“LaMonica taught me that even if you can’t give them something physically, give them hope.”
Sherman discovered that many of the lessons she learned through her work in the church—how to listen to people, how to comfort them, how to pray alongside them and inspire them with Bible verses—transferred directly in her role at the Catholic agency.
“I remember in the early years, her holding Bible study in our kitchen,” Thrasher said. “That just renews you, to be able to start your day with Jesus on your mind and think about how he approached those who were experiencing poverty. She made sure that God was at the center of all we were doing.”
She turns the music up during her lunch breaks and sings along. Songs of praise are so much a part of her life’s soundtrack that when she’s alone, she’ll hum a tune that instantly turns into a worship song. She birthed one of her favorites, “Put A Smile On Your Face,” on a drive to return a rental car to the airport.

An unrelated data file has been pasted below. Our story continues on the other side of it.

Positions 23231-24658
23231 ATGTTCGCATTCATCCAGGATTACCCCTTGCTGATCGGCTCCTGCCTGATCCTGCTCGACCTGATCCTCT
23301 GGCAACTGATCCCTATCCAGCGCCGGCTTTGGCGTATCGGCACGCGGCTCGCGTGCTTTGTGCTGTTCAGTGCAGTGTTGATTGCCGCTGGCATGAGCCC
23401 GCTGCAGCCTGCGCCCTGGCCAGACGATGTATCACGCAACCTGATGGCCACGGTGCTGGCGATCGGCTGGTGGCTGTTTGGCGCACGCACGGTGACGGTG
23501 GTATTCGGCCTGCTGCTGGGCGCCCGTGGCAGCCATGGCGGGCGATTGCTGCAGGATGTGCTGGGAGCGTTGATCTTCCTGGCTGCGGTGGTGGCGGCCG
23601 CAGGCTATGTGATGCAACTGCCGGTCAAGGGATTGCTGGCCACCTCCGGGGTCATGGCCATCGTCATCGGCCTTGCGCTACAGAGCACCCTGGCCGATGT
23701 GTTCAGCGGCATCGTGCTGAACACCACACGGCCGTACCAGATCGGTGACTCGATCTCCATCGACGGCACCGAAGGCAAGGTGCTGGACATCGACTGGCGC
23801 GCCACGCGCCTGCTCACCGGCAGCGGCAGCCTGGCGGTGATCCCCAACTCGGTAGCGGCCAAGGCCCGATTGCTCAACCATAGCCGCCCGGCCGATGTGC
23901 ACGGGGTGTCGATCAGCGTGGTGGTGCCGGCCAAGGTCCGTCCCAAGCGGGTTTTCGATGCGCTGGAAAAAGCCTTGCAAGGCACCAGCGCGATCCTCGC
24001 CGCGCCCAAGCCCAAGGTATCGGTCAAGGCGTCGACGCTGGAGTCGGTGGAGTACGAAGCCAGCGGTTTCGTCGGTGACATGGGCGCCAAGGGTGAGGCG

Still, being on call for friends, for family, for clients, takes a toll.
When she needs to recharge, she’ll slip in an episode or two of Steve Harvey’s “Family Feud” on her flat screen TV between a few prayers. Maybe she’ll watch “300” one more time just so she can cheer on good over evil.
Aside from prayer and music, another constant in Sherman’s life is motion. At church, she stands and sways. Her dangly earrings swing and her whole body rocks in agreement with each “Amen.”
She paces the aisles as she sings and surrenders to what she calls her “heavenly voice.” It’s as if her ever-shifting body knows that, after decades of dodging despair, it has to be poised to respond, no matter what happens next.
That instinct never served her better than when she started working in Winton Terrace.